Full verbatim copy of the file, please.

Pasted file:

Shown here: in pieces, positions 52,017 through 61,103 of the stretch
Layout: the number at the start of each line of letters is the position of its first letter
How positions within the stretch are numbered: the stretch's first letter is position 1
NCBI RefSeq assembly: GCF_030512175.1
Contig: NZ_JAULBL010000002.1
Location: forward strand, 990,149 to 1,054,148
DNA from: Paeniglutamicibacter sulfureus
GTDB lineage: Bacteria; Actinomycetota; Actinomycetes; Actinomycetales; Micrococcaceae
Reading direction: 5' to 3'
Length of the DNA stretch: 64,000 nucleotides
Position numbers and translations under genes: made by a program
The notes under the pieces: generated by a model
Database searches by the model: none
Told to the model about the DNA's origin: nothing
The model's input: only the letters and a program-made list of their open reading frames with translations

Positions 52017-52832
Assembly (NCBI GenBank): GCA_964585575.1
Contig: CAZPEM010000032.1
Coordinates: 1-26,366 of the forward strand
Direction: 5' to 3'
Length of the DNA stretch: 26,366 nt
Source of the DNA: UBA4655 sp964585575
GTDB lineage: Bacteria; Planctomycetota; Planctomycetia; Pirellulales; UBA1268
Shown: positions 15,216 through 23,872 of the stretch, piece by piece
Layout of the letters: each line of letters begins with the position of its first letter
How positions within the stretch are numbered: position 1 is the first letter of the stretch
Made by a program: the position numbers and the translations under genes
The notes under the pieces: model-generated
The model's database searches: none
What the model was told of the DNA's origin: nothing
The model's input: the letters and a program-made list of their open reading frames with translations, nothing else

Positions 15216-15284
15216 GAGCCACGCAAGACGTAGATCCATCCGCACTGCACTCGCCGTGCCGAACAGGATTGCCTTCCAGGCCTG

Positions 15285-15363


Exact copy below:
Shown here: in pieces, positions 52,017 through 61,103 of the stretch
Layout: the number at the start of each line of letters is the position of its first letter
How positions within the stretch are numbered: the stretch's first letter is position 1
NCBI RefSeq assembly: GCF_030512175.1
Contig: NZ_JAULBL010000002.1
Location: forward strand, 990,149 to 1,054,148
DNA from: Paeniglutamicibacter sulfureus
GTDB lineage: Bacteria; Actinomycetota; Actinomycetes; Actinomycetales; Micrococcaceae
Reading direction: 5' to 3'
Length of the DNA stretch: 64,000 nucleotides
Position numbers and translations under genes: made by a program
The notes under the pieces: generated by a model
Database searches by the model: none
Told to the model about the DNA's origin: nothing
The model's input: only the letters and a program-made list of their open reading frames with translations

Positions 52017-52832
Assembly (NCBI GenBank): GCA_964585575.1
Contig: CAZPEM010000032.1
Coordinates: 1-26,366 of the forward strand
Direction: 5' to 3'
Length of the DNA stretch: 26,366 nt
Source of the DNA: UBA4655 sp964585575
GTDB lineage: Bacteria; Planctomycetota; Planctomycetia; Pirellulales; UBA1268
Shown: positions 15,216 through 23,872 of the stretch, piece by piece
Layout of the letters: each line of letters begins with the position of its first letter
How positions within the stretch are numbered: position 1 is the first letter of the stretch
Made by a program: the position numbers and the translations under genes
The notes under the pieces: model-generated
The model's database searches: none
What the model was told of the DNA's origin: nothing
The model's input: the letters and a program-made list of their open reading frames with translations, nothing else

Positions 15216-15284
15216 GAGCCACGCAAGACGTAGATCCATCCGCACTGCACTCGCCGTGCCGAACAGGATTGCCTTCCAGGCCTG

Positions 15285-15363